How to Add a Customer in QuickBooks

Let’s get down to it and figure out how to add a Customer. The first step is to go to the Customer Center as explained above. You will then need to select New Customer & Job –> New Customer:

Select New Customer & Job –> New Customer

If you are just starting with QuickBooks, you have the option to Add/Edit Multiple List Entries. I won’t go into this today, but for now just skip this as once you understand how to enter one, multiple customers shouldn’t be an issue for you. First, you will need to fill in the Customer Name and Opening Balance. If you are beginning your file and have a lot of open balances for your Customers, you may want to use the Opening Balance field as of the transfer date to QuickBooks, but I am more partial to entering all outstanding invoices over just the Opening Balance. You will also see the New Customer data entry fields and tabs, which I will explain tab-by-tab below:

  • Address Info – Enter the Company Name and/or Individual’s name. I like to enter all of the contact info as well because QuickBooks offers customizable reports for you to put contact lists together that will help you stay organized. Also, add emails for the billing email for the Customer as QuickBooks offers invoice emailing which may be beneficial and time-saving for you. The Addresses section gives you the option to bill to one address and ship to another. Keep this in mind as you will be sending invoices to one location but shipping the product to another.

    New Customer – Address Info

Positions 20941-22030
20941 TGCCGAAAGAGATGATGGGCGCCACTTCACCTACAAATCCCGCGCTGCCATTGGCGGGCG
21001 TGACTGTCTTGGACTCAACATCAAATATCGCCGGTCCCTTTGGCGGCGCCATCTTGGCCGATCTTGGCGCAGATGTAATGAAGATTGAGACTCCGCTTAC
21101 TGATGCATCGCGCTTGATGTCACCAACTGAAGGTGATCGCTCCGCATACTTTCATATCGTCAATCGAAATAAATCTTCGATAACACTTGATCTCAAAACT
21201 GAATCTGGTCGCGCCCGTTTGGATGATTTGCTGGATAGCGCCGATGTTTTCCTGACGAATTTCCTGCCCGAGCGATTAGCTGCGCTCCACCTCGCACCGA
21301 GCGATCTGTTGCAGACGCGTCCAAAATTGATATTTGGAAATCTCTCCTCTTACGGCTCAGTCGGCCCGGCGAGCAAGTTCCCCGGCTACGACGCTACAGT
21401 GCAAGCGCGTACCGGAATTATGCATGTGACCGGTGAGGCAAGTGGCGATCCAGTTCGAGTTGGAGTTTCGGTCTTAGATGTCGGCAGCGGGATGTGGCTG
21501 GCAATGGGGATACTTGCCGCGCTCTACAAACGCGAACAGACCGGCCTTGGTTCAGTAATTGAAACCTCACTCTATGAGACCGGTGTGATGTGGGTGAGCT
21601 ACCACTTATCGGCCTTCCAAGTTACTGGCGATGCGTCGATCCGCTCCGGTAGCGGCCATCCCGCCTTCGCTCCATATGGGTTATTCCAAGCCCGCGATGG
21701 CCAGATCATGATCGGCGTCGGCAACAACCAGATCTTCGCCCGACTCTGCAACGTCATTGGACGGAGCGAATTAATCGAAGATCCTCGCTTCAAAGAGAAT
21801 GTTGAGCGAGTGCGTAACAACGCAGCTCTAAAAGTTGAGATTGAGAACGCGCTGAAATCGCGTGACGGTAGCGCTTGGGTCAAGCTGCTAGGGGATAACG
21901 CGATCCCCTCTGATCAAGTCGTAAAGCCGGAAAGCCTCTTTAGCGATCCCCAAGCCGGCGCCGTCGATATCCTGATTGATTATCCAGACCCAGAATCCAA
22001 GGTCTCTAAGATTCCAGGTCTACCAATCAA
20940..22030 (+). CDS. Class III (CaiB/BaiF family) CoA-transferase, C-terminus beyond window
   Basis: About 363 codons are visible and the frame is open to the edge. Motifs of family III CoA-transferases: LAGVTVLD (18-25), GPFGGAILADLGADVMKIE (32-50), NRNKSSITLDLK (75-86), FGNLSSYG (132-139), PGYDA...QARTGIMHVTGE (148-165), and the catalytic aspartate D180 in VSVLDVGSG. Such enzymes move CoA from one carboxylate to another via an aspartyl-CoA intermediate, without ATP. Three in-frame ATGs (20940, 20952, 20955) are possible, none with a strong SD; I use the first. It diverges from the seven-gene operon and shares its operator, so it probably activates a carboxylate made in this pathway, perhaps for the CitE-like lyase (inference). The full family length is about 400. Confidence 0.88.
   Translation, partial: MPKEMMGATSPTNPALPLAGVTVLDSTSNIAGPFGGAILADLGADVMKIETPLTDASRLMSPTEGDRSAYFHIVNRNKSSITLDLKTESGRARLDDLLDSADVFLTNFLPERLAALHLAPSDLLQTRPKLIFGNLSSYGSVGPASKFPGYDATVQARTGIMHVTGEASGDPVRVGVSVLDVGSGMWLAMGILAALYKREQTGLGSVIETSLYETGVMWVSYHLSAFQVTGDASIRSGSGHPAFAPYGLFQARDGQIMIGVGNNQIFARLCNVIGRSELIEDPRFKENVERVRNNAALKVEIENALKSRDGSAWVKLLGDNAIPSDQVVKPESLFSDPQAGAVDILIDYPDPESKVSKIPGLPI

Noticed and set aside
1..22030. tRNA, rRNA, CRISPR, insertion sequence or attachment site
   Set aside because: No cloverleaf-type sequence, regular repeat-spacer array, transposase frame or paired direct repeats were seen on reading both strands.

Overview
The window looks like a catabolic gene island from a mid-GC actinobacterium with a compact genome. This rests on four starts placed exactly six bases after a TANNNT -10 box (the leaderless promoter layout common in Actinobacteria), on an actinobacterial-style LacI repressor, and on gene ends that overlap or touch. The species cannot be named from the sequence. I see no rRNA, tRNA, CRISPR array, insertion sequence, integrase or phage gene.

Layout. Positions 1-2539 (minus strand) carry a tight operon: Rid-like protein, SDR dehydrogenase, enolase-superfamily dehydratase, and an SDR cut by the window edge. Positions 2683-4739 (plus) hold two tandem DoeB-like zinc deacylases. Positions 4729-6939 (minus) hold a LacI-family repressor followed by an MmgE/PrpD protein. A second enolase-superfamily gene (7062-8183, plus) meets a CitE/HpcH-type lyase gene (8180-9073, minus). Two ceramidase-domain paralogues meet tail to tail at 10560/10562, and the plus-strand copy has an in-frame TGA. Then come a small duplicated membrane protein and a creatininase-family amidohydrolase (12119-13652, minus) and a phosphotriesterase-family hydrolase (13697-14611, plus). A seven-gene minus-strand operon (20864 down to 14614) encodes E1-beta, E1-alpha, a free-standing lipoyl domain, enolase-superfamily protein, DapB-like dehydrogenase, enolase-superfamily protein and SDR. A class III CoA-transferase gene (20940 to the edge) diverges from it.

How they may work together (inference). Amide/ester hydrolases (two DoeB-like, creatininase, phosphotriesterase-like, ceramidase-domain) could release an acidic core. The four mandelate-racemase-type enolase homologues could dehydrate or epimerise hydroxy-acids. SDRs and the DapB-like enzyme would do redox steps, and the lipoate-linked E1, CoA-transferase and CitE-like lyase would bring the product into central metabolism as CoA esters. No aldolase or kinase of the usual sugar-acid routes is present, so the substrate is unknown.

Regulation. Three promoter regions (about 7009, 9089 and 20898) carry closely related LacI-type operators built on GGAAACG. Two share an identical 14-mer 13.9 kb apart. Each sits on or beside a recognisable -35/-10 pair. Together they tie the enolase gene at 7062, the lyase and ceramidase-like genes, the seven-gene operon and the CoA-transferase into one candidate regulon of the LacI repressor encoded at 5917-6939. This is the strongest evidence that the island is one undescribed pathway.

• Additional Info – This screen allows you to add the Type of Customer, Terms, Sales Rep info, Preferred Invoice Send Method, and Price Level. I don’t have time to get into all of those details, and if they apply to your business then you will understand them anyway. But I would like you to at least add Terms for each Customer. Terms are credit terms you provide Customers who do not pay up-front. A typical term is 2% 10, Net 30. This means that if your Customer pays within 10 days, they take a 2% discount on the invoice total, but not if paid within 11-30 days. Net 30 means that the invoice is due no later than 30 days after the invoice date. Companies will often add penalties and/or interest after 30 days (as you would know if you have been late on rent or a telephone bill). I will go into Terms in a future post if you are wondering what terms you should use for your business and industry.

    Additional Info Screen

  • Payment Info – If you have a lot of accounts, this section will help out. If you have over 50 customers, it may be helpful to organize them through account numbers so that you can track payments, invoices, and accounts with each Customer more efficiently. I like an alphanumeric setup such as this for “ABC Company” sert up as “AB1000″ as this helps me isolate an account number but also recognize the name associated with it. You may also want to set a Credit Limit for each Customer. This will help you if you are going to ring up an invoice for a Customer and aren’t paying attention to their outstanding balance – you may want to put a hold on shipment or further services until they pay their outstanding balance down. The Preferred Payment Method allows you to enter Credit Card info into QuickBooks for payment of invoices.

    Payment Info

  • Job Info – The final tab for a new Customer has to do with particular jobs. This field is helpful for construction industries or software design industries, but I haven’t used it much otherwise. This is good for keeping track of estimates and bids for jobs that you have sent out.

    Job Info

Setting up a Job is the same as setting up a Customer, except you assign a Job to a Customer in the Address Info screen. If your Job is billed to another address other than the Customer’s address, consider whether this is a Job or another Customer.

Wrapping it up!

So there you go – that is how to add a Customer in QuickBooks! This is the start of the Accounts Receivable series where I will take you through all of the aspects of setting up and managing your Accounts Receivable in QuickBooks. Let me know if you have any questions, and if this has helped you out or if you have learned something, go ahead and share this with your friends!

Keep Reaching!